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The Promise of Permeable Pavement
by Jeanna Henry - Healthy Waters for EPA's Mid-Atlantic Region
Permeable pavement products can be used together with other green infrastructure.
When it rains, or as snow and ice melt, I frequently notice streams of water running off of my lawn, onto the street, into the storm sewer, and ultimately to a local waterway. I’ve also noticed an increase in flooded roadways and neighborhoods in my area even after a moderate to heavy rain. Unfortunately, stormwater is not just a localized issue, it is a problem across the country. As the saying goes: when it rains, it pours.
Flooding results in economic costs, human health impacts, and environmental damage in its wake. A major factor in more frequent flooding events is the increasing cover of impervious surfaces, such as roadways, parking lots and rooftops. Since these hard surfaces do not allow stormwater to naturally seep into the ground, most rainfall turns into runoff. With continuing development and growth, what options are available to minimize the effects of impervious surfaces? A more sustainable solution is to replace or substitute conventional pavements with permeable pavements – a green infrastructure tool.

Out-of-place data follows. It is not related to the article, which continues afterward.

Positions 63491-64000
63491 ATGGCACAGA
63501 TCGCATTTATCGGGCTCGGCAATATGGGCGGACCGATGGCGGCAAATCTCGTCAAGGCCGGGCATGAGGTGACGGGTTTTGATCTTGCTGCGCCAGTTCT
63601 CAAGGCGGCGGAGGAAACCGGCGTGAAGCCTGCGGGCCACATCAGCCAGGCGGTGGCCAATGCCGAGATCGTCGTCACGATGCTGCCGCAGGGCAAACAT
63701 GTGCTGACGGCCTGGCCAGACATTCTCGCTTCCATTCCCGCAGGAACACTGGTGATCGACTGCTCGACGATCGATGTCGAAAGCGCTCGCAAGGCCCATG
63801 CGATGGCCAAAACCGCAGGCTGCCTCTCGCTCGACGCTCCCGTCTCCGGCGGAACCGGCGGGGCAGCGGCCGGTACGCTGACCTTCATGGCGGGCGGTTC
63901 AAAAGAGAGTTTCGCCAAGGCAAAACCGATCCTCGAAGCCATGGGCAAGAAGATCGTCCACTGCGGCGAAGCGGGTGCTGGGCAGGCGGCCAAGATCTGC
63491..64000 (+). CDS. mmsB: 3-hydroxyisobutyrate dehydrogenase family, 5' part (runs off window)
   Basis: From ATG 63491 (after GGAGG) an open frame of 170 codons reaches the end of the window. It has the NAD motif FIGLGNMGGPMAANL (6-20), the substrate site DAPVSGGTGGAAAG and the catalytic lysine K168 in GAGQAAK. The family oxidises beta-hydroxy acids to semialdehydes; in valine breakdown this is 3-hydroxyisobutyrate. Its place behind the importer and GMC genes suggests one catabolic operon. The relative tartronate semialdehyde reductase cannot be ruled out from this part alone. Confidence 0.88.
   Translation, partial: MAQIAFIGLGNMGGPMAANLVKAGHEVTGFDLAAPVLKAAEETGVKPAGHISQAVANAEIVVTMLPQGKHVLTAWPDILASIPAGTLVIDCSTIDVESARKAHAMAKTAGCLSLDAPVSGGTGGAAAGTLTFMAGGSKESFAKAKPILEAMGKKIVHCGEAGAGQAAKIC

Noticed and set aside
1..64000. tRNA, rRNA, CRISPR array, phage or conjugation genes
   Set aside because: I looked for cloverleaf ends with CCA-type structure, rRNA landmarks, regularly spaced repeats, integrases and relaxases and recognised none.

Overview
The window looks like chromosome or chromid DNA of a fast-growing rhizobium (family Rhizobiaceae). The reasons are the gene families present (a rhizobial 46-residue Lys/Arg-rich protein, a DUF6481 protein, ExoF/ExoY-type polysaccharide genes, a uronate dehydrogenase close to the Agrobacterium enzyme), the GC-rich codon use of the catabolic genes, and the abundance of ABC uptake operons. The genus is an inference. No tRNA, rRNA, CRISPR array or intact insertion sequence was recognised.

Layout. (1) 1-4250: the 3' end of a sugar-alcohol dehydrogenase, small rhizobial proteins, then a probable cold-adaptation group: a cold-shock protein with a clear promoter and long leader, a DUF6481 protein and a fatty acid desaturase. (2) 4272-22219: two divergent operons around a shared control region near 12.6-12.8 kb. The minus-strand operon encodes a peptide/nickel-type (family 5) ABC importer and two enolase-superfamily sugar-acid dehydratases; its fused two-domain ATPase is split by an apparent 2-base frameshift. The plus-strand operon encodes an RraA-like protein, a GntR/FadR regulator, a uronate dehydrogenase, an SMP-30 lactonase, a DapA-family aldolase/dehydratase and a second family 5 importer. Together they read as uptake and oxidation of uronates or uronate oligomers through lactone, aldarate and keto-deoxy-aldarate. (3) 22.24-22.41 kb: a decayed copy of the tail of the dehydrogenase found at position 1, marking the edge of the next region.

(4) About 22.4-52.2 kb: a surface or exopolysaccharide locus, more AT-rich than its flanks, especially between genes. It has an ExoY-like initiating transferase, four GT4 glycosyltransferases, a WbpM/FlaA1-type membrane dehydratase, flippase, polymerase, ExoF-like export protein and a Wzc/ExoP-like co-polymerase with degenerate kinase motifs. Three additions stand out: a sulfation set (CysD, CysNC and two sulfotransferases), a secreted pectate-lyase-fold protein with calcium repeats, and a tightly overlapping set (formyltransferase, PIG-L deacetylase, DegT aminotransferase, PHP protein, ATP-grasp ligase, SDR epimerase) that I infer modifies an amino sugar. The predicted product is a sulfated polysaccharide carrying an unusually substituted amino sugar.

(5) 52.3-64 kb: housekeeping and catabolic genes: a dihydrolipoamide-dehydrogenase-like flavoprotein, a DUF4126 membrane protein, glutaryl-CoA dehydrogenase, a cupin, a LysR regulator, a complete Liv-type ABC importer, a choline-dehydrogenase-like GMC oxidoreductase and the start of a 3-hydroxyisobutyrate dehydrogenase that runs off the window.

EPA Green Infrastructure Collaborative
On October 8, 2014, EPA’s Green Infrastructure Program and the White House Council on Environmental Quality launched a broad collaborative of external stakeholders to advance green infrastructure implementation. The Green Infrastructure Collaborative will leverage efforts from the federal family, non-governmental organizations, the private sector and academia to advance green infrastructure as a means of supporting water quality and community development goals. As part of the announcement, EPA released a Statement of Support outlining specific commitments from Collaborative members to advance cooperation and coordination around green infrastructure initiatives.
The Collaborative will build capacity for green infrastructure by providing a platform for national stakeholders to:
- Leverage joint efforts to promote the multiple community benefits of green infrastructure;
- Share and build knowledge around emerging green infrastructure technologies and policy issues; and
- Facilitate shared inquiry into the best ways to encourage adoption of green infrastructure technologies at the local level.
The Green Infrastructure Collaborative consists of more than 20 organizations committed to advancing the adoption of green infrastructure as a means of supporting water quality and community development goals. This broad group of signatories includes academia, non-governmental organizations, and the private sector including the American Society of Civil Engineers, the National Resources Defense Council, the Center for Neighborhood Technology, University of New Hampshire Stormwater Center, the American Society of Landscape Architects, and the Low Impact Development Center.